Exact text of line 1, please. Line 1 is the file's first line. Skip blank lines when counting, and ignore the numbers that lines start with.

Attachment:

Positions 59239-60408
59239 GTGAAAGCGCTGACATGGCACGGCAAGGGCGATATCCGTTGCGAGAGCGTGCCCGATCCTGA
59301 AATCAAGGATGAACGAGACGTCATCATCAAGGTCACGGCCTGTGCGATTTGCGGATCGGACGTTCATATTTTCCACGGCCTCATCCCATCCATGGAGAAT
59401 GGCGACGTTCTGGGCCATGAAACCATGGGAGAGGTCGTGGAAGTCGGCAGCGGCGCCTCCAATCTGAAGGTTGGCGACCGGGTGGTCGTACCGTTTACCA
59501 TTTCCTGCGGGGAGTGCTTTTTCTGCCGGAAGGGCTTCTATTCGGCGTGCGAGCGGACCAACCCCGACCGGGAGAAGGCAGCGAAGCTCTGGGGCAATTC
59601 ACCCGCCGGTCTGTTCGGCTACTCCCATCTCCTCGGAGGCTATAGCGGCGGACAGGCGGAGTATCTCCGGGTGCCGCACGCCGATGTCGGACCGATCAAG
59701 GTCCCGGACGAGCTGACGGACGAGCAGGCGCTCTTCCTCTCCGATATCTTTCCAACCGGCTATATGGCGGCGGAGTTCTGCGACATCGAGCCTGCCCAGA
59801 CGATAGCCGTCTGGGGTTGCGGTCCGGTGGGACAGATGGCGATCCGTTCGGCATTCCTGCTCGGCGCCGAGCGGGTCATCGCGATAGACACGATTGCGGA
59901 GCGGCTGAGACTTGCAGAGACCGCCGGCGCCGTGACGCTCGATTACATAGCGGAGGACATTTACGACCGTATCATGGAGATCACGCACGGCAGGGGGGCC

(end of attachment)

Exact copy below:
Positions 59239-60408